Sharing My Perspective on DMD With a Fellow Columnist

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by Betty Vertin |

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This week’s column is a little different than usual. Hawken Miller, a fellow Muscular Dystrophy News columnist who has Duchenne muscular dystrophy (DMD), reached out to collaborate.

Hawken, who’s also a features writer for BioNews, the parent company of this website, asked me five questions about being the parent of children with Duchenne. In return, I asked him questions about his life with DMD. My responses to his questions are below. On Monday, Hawken’s answers (and my questions) were published in his column, “Hawk’s-Eye View.”

HM: I feel like sometimes I can barely manage my care. How do you manage it for three boys with Duchenne?

BV: It’s not easy, but it’s all I know. I’ve never had just one son with DMD, so as I learned how to care for my boys with DMD, I learned by caring for three sons. It takes more time to give them their medicines and follow the home stretching regimen. The number of appointments and medications and IEPs is triple.

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I don’t work outside the home, so that allows me the time necessary to care for the boys. My husband, Jason, is very hands-on. He works from a home office, so he’s physically here to help when we need him. He accompanies me to as many appointments as possible and sometimes takes them solo. I couldn’t do this alone; I’m very thankful for my marriage and the team that Jason and I make.

Your oldest son with Duchenne recently got a summer job. How did he find something that worked for him? Why did you feel getting a job was important for him?

Max works at the local water park. This is his second summer at the job. Last year he worked in the concession stand, but with progression, he found that more difficult because his arm strength had declined. He’s transitioned to admissions and finds that better.

Finding a job was more something that he wanted to pursue rather than his father or I wanting it for him. His younger brother Chance, without DMD, was working and making his own money; it was something Max wanted for himself. As I mentioned in a recent column about summer jobs, Max’s primary motivator for a job was spending money.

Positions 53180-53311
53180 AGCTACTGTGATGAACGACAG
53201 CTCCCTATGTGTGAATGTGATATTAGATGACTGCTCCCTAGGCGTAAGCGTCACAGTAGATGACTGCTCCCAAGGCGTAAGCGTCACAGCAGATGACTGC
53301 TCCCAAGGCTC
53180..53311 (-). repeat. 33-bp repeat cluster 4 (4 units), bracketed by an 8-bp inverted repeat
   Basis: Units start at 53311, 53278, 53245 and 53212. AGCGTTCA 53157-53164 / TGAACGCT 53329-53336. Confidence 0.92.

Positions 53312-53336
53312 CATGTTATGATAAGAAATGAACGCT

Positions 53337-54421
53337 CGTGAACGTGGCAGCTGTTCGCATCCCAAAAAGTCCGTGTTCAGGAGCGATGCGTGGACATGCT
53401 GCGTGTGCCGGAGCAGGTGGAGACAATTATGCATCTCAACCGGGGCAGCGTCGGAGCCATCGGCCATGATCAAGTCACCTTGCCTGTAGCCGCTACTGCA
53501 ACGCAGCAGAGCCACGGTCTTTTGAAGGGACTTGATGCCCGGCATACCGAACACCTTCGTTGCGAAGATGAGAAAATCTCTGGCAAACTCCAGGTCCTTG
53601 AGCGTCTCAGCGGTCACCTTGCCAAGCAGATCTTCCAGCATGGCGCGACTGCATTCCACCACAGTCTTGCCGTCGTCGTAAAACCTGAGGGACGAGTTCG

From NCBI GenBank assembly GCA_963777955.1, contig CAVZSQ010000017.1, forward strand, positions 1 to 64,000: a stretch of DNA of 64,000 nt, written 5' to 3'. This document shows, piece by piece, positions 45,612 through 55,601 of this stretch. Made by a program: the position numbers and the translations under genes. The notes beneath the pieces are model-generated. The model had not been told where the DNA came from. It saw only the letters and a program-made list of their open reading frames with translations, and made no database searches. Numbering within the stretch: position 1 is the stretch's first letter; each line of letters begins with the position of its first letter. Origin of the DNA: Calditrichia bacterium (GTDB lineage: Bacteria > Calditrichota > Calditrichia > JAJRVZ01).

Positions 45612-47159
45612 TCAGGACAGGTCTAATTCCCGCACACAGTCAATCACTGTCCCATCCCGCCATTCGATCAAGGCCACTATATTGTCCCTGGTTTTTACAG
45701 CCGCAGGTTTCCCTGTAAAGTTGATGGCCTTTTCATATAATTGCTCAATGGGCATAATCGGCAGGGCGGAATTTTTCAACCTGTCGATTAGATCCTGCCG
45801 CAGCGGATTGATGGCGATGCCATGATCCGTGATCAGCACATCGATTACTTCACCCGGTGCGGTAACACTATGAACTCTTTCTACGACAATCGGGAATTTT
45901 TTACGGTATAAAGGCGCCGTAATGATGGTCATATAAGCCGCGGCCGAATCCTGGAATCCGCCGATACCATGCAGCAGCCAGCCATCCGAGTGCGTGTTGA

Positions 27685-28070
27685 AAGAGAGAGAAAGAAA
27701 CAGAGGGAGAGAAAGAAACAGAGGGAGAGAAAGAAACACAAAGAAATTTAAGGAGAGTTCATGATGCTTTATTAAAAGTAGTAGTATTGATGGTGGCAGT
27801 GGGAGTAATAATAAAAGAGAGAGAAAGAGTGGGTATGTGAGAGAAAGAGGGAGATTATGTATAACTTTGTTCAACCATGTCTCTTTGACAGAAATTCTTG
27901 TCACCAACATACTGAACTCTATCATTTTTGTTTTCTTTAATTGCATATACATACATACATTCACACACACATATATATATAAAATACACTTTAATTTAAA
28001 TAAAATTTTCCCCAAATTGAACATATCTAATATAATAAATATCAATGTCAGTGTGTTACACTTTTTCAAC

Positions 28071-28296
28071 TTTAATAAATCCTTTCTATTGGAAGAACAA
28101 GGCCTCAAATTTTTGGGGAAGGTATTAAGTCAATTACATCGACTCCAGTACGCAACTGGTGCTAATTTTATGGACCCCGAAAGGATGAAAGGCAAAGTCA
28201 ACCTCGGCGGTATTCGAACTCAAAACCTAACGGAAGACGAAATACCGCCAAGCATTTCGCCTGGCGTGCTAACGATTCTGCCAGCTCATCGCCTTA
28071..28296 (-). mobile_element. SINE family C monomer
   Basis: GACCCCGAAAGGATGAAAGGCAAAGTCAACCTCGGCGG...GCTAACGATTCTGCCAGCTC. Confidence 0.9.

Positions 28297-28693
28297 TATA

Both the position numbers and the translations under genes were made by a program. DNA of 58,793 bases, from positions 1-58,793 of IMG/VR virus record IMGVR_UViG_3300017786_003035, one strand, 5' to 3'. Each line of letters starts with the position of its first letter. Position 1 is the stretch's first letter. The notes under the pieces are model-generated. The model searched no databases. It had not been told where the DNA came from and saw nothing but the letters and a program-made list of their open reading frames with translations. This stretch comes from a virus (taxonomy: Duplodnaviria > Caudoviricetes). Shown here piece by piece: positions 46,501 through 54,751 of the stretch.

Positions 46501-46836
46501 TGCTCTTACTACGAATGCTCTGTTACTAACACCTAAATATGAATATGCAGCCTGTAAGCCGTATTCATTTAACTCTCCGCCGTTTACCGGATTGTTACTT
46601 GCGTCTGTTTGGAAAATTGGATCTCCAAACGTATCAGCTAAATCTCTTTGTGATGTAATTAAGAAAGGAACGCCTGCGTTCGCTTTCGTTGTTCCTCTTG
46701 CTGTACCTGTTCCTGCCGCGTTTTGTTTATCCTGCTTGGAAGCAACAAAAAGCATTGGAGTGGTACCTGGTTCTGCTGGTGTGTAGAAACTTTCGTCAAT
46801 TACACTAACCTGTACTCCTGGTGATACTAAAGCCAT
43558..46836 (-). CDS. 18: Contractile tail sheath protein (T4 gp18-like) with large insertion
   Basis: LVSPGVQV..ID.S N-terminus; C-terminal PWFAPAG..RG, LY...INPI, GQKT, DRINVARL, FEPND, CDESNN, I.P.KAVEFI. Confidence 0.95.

What’s the most challenging part of being a parent to three with Duchenne? What’s the most rewarding?

The most challenging part is that there are three. Everything is triple. Three cough assist machines, three boys to stretch, three chairs, etc. Everything takes more time, and everything needs to be bigger. For example, an accessible vehicle must hold three power chairs, not just one. Everything is more expensive because it must be bigger or there needs to be three.

The most rewarding part is that we get them. My husband and I feel very blessed that we have been entrusted with their three beautiful lives and get to witness them. It’s awesome to have a front-row seat to Max, Rowen, and Charlie. In my column “3 Reasons I Love Having 3 Sons With DMD,” I share that we get the fun, the love, the memories, and the laughter three times.

How do they all help each other through changes as a result of the condition?

They are typical brothers in many ways. They fight and are sometimes mean to one another. They compete with and get jealous of one another. But I am thankful I have three sons with DMD because they don’t have to do Duchenne alone. They get to live with someone who understands their muscle weakness and disease progression and gets what they are going through because they are experiencing it, too.

The way they help each other is hard to describe. They have a special bond. Hours they spend together for the medical side of Duchenne have given them a closeness. They support, encourage, and comfort one another.

What makes each of your kids with Duchenne unique?

My three sons with DMD are each very different. Max was born to perform; he loves to be on stage. He is incredibly passionate about musical theater. As he looks ahead to college, he plans to major in theater and education, thinking that someday he may want to teach theater.

Rowen loves sports and has a great memory; he stores so many sports statistics there, much to my amazement. He loves WWE wrestling and “American Ninja Warrior” the most, but also follows professional football, baseball, and basketball. He is also more introverted than his siblings and enjoys his own space and quiet time.

Charlie is joy. He is happy; he rarely goes without a smile on his face. He loves his dad so much and is his mini-me. He can spend hours drawing pictures, takes time to stop and enjoy anything that catches his amusement, and has the best laugh.

Note: Muscular Dystrophy News is strictly a news and information website about the disease. It does not provide medical advice, diagnosis, or treatment. This content is not intended to be a substitute for professional medical advice, diagnosis, or treatment. Always seek the advice of your physician or another qualified health provider with any questions you may have regarding a medical condition. Never disregard professional medical advice or delay in seeking it because of something you have read on this website. The opinions expressed in this column are not those of Muscular Dystrophy News or its parent company, BioNews, and are intended to spark discussion about issues pertaining to muscular dystrophy.


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